An intriguing aspect of social foraging behavior is that large groups are often no better at capturing prey than are small groups, a pattern that has been attributed to diminished cooperation (i.e., free riding) in large groups. Although this suggests the formation of large groups is unrelated to prey capture, little is known about cooperation in large groups that hunt hard-to-catch prey. Here, we used direct observations of Yellowstone wolves (Canis lupus) hunting their most formidable prey, bison (Bison bison), to test the hypothesis that large groups are more cooperative when hunting difficult prey. We quantified the relationship between capture success and wolf group size, and compared it to previously reported results for Yellowstone wolves hunting elk (Cervus elaphus), a prey that was, on average, 3 times easier to capture than bison. Whereas improvement in elk capture success leveled off at 2–6 wolves, bison capture success leveled off at 9–13 wolves with evidence that it continued to increase beyond 13 wolves. These results are consistent with the hypothesis that hunters in large groups are more cooperative when hunting more formidable prey. Improved ability to capture formidable prey could therefore promote the formation and maintenance of large predator groups, particularly among predators that specialize on such prey.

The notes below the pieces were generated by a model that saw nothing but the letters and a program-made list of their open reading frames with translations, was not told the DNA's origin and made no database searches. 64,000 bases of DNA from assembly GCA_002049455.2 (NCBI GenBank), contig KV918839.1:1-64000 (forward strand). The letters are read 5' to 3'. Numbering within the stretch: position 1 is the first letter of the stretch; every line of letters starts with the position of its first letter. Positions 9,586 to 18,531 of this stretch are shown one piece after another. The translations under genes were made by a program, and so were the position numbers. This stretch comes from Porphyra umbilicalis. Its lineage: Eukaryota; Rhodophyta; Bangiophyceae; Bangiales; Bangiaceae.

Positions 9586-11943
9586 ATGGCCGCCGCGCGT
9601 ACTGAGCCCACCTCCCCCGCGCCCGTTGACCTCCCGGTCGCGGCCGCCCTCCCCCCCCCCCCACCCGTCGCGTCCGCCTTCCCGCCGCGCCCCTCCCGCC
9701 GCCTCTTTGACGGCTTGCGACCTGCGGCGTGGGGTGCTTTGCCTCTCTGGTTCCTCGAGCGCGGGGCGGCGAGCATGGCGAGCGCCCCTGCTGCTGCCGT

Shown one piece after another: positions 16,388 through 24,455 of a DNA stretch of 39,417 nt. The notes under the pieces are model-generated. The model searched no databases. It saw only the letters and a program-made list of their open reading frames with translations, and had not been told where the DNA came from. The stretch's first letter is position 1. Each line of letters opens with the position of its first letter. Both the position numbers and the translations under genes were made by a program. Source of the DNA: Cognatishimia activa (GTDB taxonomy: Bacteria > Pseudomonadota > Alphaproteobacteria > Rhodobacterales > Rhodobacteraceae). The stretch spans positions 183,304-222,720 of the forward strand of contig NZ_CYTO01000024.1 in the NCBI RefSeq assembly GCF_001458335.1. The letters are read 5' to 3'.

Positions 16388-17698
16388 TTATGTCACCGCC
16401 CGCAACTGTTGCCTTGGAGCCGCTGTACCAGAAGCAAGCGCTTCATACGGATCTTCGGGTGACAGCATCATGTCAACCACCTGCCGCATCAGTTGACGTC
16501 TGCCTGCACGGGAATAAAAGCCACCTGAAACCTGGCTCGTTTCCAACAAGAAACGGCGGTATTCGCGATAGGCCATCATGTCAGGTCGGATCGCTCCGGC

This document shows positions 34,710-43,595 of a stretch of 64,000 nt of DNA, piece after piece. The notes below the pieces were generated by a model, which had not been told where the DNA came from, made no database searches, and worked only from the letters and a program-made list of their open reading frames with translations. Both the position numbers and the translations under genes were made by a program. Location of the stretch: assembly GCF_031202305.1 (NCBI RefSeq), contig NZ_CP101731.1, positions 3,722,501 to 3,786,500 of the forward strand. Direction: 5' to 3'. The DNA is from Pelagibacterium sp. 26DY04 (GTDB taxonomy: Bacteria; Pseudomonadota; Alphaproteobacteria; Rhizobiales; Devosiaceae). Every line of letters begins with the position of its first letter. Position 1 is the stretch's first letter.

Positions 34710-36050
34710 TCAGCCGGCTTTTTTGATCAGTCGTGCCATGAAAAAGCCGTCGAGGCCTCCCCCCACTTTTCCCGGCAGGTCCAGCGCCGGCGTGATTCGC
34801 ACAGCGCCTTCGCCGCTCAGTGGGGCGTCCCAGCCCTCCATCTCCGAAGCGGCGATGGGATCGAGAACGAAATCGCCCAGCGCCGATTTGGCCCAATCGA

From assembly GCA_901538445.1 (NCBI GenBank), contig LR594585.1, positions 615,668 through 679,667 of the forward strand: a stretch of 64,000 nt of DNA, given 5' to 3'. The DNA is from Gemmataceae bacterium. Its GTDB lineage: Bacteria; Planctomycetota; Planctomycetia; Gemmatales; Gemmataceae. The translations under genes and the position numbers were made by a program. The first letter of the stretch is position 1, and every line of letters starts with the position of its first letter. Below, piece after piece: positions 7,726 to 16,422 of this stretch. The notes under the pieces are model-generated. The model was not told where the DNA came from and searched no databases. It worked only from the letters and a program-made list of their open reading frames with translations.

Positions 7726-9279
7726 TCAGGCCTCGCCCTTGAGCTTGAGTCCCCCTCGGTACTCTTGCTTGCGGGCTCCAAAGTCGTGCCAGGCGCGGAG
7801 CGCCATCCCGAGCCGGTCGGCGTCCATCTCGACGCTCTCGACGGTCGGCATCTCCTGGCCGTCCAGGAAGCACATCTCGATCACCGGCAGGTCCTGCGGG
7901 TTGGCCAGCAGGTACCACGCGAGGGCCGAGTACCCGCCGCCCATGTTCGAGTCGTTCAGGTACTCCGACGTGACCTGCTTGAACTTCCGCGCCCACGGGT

MacNulty, Daniel R.; Tallian, Aimee G.; Stahler, Daniel R.; and Smith, Douglas W., "Influence of Group Size on the Success of Wolves Hunting Bison" (2014). Wildland Resources Faculty Publications. Paper 2432.